Lost & Found Editor, Diane di Prima Fellow, and organizer of the Primary Source working group Mary Catherine Kinniburgh, who this past spring hosted Saturdays at NYPL: Open House for Archival Encounters, an open invitation to the public that’s part reading group, part reading roulette of archival encounters, recently had her work as archival specialist at the New York Public Library's Henry W. and Albert A. Berg Collection and its collection of eclectic literary artifacts highlighted in The New Yorker.

Read the full article "The Odd Literary Paraphernalia of the New York Public Library's Berg Collection" here in The New Yorker by Gareth Smit.

And watch The New Yorker's video here (or below) that takes you inside the Berg Collection, which includes a lock of Walt Whitman’s hair, Jack Kerouac’s boots, and Virginia Woolf’s cane as just a few of the literary items on display.

Literary artifacts curated and displayed from the NYPL's Berg Collection. Image: Still from the video for the article "The Odd Literary Paraphernalia of the New York Public Library's Berg Collection" in The New Yorker by Gareth Smit. Image courtesy of The New Yorker.

We asked Mary Catherine Kinniburgh about her work as an archival specialist for the NYPL's Berg Collection (and how the public can interact or visit), and her editorial and archival research work for Lost & Found and Primary Source working group and how they intersect and inform each other, and here is what she had to say:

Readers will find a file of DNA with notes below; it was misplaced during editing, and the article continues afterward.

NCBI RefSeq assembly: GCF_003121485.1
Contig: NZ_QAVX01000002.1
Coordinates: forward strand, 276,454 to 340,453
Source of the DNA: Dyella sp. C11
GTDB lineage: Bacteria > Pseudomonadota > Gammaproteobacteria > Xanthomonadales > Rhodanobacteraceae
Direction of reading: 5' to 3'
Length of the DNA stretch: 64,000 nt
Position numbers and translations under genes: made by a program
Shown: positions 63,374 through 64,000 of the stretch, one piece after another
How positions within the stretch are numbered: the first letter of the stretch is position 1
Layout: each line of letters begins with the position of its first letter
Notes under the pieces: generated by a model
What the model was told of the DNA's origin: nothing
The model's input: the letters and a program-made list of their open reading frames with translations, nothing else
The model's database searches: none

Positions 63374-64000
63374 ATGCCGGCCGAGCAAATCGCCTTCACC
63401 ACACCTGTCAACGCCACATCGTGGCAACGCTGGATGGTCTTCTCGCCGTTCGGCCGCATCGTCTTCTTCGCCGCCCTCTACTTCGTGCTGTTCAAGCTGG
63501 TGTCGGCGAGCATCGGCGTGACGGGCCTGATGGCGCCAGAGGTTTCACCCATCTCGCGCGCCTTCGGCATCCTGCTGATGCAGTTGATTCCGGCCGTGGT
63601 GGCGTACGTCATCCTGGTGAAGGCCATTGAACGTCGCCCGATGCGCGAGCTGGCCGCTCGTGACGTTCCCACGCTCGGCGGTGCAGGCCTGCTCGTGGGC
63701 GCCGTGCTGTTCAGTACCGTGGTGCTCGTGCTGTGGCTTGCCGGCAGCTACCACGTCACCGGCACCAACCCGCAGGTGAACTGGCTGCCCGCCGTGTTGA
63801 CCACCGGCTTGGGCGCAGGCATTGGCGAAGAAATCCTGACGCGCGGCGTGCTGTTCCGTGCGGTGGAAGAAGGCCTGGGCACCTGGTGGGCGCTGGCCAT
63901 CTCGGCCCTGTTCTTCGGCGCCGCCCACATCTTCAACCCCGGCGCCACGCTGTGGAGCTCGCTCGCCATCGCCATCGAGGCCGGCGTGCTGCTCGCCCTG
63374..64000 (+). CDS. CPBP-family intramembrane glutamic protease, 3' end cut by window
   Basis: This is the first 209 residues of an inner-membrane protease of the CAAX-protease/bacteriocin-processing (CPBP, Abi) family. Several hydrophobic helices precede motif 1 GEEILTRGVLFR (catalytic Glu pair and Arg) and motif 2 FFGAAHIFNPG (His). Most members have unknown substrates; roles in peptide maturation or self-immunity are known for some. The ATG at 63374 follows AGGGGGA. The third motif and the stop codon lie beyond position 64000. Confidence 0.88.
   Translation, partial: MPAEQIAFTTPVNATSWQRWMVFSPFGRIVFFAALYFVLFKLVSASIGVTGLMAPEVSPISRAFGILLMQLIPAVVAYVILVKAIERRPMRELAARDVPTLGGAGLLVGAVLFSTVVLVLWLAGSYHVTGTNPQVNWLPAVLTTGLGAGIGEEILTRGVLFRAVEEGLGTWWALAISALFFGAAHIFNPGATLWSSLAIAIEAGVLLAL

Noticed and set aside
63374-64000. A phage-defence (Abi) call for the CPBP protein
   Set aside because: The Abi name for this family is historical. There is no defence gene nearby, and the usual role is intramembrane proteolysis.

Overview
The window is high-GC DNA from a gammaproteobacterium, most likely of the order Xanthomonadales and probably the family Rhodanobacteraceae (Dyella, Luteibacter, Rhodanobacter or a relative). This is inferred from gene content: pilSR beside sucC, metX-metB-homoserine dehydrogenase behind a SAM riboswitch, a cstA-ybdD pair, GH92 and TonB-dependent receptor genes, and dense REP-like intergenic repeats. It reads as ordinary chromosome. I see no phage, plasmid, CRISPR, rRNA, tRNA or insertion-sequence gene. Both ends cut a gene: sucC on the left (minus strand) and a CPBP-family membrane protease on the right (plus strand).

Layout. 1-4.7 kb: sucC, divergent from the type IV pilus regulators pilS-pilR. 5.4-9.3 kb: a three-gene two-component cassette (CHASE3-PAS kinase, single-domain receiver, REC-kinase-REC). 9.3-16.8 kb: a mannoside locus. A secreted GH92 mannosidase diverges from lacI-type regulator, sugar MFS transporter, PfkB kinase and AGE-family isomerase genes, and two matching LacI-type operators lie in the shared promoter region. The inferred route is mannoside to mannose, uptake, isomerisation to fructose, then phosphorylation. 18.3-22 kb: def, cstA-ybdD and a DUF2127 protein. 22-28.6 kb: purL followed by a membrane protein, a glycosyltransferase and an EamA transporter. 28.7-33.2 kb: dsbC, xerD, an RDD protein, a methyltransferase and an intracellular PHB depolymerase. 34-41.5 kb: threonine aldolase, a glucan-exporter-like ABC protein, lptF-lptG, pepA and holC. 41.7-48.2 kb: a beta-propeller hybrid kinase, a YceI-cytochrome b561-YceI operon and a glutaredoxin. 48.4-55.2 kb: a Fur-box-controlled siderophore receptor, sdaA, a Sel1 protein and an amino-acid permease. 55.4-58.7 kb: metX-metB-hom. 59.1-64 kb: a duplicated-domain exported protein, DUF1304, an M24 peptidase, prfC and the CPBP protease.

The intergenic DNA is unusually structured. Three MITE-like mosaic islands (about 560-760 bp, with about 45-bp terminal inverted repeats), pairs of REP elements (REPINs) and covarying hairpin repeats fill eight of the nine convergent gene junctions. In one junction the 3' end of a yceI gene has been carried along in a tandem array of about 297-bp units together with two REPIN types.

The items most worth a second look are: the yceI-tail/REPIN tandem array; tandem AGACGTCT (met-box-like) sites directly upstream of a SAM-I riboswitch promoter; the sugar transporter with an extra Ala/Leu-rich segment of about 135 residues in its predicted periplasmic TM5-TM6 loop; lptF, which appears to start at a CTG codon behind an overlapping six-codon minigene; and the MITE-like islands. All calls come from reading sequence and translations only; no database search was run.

Mary Catherine Kinniburgh:

"My training as an editor for Lost & Found undergirds my work at the New York Public Library—especially opportunities that require interpretive and curatorial skills. In this piece for The New Yorker, I selected items from the Henry W. and Albert A. Berg Collection of English and American Literature to showcase a different side of literature's material history: realia, or everyday objects, belonging to authors from Charles Dickens to Virginia Woolf to Jack Kerouac. I worked with the Director of Exhibitions, Declan Kiely (who also processed the Kerouac archive years earlier), to situate objects from shoes to death masks, pens to locks of hair, hats, cat paws, and typewriters. In this piece, we explore not only the meaning of the realia, but the contours of our encounters with it. This sensibility—of 'listening' to documents to understand them on their own terms, but also ourselves—is a methodology I've honed through conversations with Lost & Found General Editor Ammiel Alcalay, as well as co-editors in Lost & Found. It's capacious enough to accommodate any author, in any genre or time period. Its primary requirements: listen to your subject, let it live fully in context, and account for how it changes you.

All items in the short film are available for research with advance notice, alongside many other items at the New York Public Library—home to many archives that have resulted in Lost & Found chapbooks. Please send an email to [email protected] to learn more, and start our conversation."